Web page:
Newfangled Gizmo — the Reverse Feeding Tube

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A device called AspireAssist is said to help people lose 31 pounds, or an average 12% of body weight, in the first year. Here’s the spoiler: That first year will cost between $8,000 and $13,000. And the aftercare goes on forever. But we will get back to that.

While the patient is under twilight anesthesia for about a quarter of an hour, the doctor (not necessarily a surgeon; could be a gastroenterologist) puts a tube in the person’s mouth and maneuvers it until the end reaches its exit point, a hole in the abdomen. The other end winds up in the patient’s stomach. This is the standard procedure to place a feeding tube. However, rather than inputting a nutritional liquid, this tube will serve to evacuate partially digested food.

But the system is not up and running quite yet. Swollen tissue needs a couple of weeks to shrink. Then a valve, or skin port, is joined to the protruding tube end. Now, the person can attach “a smartphone-sized device” (which has to be carried around at all times) to the valve. It sucks matter from the stomach into a toilet (or flowerpot or kiddie pool — the possibilities are many.)

It’s not over yet. Next, a little bag is used to force water into the stomach; then the draining process happens again. The number of repetitions is not specified, but the developers estimate that each use of the system takes as long as 15 minutes, and removes about a third of whatever food started out in there.

Another Step

This is not an episode that just blends seamlessly into normal life. Medscape.com says:

As you lose weight and your belly size decreases, the doctor has to shorten the tube so the valve remains against your skin. Also, the device stops working after about 5 or 6 weeks, so you have to return to your doctor to get a replacement part.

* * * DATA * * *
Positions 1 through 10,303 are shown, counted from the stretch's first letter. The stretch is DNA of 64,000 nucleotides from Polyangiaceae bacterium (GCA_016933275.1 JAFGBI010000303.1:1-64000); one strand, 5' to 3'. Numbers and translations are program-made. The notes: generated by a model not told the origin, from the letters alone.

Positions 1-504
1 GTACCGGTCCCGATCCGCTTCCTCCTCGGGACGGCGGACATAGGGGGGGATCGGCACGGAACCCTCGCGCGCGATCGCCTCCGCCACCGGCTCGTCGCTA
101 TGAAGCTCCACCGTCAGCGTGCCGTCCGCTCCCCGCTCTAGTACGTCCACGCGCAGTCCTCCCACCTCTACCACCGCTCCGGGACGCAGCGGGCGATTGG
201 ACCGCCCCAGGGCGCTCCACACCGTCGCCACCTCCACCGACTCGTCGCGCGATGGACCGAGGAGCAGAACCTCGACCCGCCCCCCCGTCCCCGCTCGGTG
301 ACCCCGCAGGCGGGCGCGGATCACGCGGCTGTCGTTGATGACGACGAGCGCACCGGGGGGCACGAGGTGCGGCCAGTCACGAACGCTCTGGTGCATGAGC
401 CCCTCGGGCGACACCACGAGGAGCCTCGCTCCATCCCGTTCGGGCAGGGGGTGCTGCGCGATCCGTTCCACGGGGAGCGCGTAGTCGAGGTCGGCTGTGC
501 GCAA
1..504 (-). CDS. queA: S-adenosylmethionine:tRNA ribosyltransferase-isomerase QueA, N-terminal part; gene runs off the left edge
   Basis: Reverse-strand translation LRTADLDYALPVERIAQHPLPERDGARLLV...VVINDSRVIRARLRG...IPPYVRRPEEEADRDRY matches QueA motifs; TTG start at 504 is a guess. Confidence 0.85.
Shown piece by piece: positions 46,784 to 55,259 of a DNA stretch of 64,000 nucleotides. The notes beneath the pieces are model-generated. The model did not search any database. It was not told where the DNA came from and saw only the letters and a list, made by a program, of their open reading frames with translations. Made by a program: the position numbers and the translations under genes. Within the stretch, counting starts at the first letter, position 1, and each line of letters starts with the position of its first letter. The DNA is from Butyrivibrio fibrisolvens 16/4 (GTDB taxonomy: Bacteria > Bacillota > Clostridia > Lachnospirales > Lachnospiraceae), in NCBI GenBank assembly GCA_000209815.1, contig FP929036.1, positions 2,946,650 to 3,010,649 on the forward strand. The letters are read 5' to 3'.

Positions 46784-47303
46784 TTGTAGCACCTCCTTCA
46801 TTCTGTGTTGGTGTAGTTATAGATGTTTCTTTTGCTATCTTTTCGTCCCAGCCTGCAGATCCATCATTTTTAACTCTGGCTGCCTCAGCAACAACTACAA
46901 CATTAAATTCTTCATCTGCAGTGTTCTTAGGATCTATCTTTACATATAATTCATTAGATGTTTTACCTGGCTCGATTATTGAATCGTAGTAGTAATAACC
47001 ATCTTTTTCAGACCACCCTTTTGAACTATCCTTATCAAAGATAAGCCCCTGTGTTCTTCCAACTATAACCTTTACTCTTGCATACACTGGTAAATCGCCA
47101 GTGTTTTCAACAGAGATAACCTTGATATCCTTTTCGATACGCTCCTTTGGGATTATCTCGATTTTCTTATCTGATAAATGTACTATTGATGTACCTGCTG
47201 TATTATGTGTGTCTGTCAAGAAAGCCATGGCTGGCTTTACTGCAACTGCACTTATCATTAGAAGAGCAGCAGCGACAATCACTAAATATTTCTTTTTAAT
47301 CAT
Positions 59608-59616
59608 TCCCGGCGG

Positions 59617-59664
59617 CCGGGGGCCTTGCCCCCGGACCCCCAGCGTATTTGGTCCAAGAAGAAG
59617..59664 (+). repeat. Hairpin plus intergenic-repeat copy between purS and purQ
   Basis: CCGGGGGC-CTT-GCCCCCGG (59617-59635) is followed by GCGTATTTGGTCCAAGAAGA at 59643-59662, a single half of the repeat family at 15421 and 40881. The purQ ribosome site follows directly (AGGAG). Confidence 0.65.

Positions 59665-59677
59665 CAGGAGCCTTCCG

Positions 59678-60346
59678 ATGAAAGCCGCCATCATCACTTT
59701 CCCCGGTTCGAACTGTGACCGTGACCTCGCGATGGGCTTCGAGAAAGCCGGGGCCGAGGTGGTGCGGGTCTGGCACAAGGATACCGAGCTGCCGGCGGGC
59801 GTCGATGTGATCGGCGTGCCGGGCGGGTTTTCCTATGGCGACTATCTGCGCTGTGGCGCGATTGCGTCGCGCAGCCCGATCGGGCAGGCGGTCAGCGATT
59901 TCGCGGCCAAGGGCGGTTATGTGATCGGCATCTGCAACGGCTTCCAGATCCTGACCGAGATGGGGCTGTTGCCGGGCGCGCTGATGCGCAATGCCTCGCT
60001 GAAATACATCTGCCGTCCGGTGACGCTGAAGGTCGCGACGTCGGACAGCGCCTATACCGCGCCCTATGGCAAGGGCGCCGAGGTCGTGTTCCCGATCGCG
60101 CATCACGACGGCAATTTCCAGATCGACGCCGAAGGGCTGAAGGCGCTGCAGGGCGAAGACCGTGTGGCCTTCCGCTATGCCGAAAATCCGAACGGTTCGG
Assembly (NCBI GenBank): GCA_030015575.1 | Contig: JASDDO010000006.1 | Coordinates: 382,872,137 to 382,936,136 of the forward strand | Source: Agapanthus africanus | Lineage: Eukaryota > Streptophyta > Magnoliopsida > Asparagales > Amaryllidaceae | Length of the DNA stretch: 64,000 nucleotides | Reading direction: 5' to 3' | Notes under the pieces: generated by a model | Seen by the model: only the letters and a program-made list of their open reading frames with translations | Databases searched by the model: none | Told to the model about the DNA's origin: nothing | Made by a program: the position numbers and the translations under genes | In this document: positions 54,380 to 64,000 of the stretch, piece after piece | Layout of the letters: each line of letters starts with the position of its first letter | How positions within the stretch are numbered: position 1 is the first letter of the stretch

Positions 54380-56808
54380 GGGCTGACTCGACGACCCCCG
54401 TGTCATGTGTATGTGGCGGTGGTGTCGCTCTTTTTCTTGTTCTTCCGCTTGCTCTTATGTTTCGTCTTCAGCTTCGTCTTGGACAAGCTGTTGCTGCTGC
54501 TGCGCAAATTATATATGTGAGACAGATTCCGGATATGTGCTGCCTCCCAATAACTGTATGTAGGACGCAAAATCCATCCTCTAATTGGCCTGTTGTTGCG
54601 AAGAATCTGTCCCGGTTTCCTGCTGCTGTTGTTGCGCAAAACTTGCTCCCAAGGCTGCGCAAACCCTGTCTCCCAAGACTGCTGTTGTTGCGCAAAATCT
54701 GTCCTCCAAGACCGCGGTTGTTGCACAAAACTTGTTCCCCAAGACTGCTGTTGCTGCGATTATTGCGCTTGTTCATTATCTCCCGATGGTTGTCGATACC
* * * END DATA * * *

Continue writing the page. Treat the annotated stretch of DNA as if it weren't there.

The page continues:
As if that weren’t deterrent enough, the side effects include “occasional indigestion, nausea, vomiting, constipation, and diarrhea.” Also, if too large of a meal was consumed, the tube might refuse to drain, because of the necessity to leave “space in the stomach for food to flow out through the device.” There will be repeated contact with medical professionals.

The company’s press release says:

Patients need to be regularly monitored by their health-care provider and should follow a lifestyle program to help them develop healthier eating habits and reduce their calorie intake.

This means monthly counseling sessions, apparently forever. Maybe W8Loss2Go could help them, at this stage, to get their lives on track.

A big AspireAssist selling point is that, unlike many types of bariatric surgery, theirs is reversible. But, confusingly, the Food and Drug Administration says it is “not intended to be used for short durations in those who are moderately overweight.”

Presumably, the goal is to retrain the person’s lifestyle so the apparatus will some day no longer be needed, and the skin port can be removed. But the person is eligible only if morbidly obese, and only if their commitment to the system promises to be a lengthy one. Here is another puzzling caveat from the FDA:

The AspireAssist device should not be used on patients with eating disorders…

But overeating to the point of dangerous obesity is an eating disorder.

Presently, AspireAssist is only recommended for people over the age of 22, but in the bariatric surgery field, those recommendations tend to shift downward pretty quickly. It has been called a brand of high-tech bulimia, whose sole advantage is that it doesn’t dissolve the patient’s teeth enamel like vomiting does. It has been called strange, gross, enabling, and, by a health worker we will discuss tomorrow, “the greatest big pharma scam ever in the history of big pharma scams.”

Your responses and feedback are welcome!

Source: “FAQ: New ‘Stomach Pump’ Weight Loss Device,” Medscape.com, 06/20/16
Source: “Stomach Sucker: How Does New Weight-Loss Device Work?,” LiveScience.com, 06/22/16
Source: “FDA Approves Stomach Pump Device For Weight Loss,” NaturalSociety.com, 06/17/16
Photo credit: Barry Pousman via Visualhunt/CC BY

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Dr. Pretlow’s invited presentation at the American Society of Animal Science 2020 Conference
What’s Causing Obesity in Companion Animals and What Can We Do About It

Dr. Pretlow’s invited presentation at the World Obesity Federation 2019 Conference:
Food/Eating Addiction and the Displacement Mechanism

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Obesity: Tackling the Root Cause

Dr. Pretlow’s 2017 Workshop on
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Dr. Pretlow’s presentation at the 2013 European Congress on Obesity in Liverpool, UK.

Dr. Pretlow’s presentation at the 2011 International Conference on Childhood Obesity in Lisbon, Portugal.

Dr. Pretlow’s presentation at the 2010 Uniting Against Childhood Obesity Conference in Houston, TX.

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